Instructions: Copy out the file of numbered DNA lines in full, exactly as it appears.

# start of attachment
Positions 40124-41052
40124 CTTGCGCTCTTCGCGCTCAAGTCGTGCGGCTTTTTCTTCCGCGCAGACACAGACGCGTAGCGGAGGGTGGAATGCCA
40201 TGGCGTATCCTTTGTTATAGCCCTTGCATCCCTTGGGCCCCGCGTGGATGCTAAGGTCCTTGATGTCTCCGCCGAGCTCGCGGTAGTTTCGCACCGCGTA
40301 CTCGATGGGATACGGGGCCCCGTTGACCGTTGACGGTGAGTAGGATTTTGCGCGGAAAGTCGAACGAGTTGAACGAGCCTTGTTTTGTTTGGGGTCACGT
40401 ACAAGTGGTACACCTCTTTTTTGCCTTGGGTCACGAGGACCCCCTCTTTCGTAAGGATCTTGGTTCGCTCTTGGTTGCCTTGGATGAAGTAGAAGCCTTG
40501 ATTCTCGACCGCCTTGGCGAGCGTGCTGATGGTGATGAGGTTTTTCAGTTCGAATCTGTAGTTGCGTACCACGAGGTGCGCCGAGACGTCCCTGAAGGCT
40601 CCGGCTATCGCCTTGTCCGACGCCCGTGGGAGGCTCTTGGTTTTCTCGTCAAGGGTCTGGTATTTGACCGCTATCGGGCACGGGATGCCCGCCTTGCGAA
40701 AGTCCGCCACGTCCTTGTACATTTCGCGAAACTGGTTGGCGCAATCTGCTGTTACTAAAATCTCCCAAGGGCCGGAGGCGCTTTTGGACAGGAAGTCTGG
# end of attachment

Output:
Positions 40124-41052
40124 CTTGCGCTCTTCGCGCTCAAGTCGTGCGGCTTTTTCTTCCGCGCAGACACAGACGCGTAGCGGAGGGTGGAATGCCA
40201 TGGCGTATCCTTTGTTATAGCCCTTGCATCCCTTGGGCCCCGCGTGGATGCTAAGGTCCTTGATGTCTCCGCCGAGCTCGCGGTAGTTTCGCACCGCGTA
40301 CTCGATGGGATACGGGGCCCCGTTGACCGTTGACGGTGAGTAGGATTTTGCGCGGAAAGTCGAACGAGTTGAACGAGCCTTGTTTTGTTTGGGGTCACGT
40401 ACAAGTGGTACACCTCTTTTTTGCCTTGGGTCACGAGGACCCCCTCTTTCGTAAGGATCTTGGTTCGCTCTTGGTTGCCTTGGATGAAGTAGAAGCCTTG
40501 ATTCTCGACCGCCTTGGCGAGCGTGCTGATGGTGATGAGGTTTTTCAGTTCGAATCTGTAGTTGCGTACCACGAGGTGCGCCGAGACGTCCCTGAAGGCT
40601 CCGGCTATCGCCTTGTCCGACGCCCGTGGGAGGCTCTTGGTTTTCTCGTCAAGGGTCTGGTATTTGACCGCTATCGGGCACGGGATGCCCGCCTTGCGAA
40701 AGTCCGCCACGTCCTTGTACATTTCGCGAAACTGGTTGGCGCAATCTGCTGTTACTAAAATCTCCCAAGGGCCGGAGGCGCTTTTGGACAGGAAGTCTGG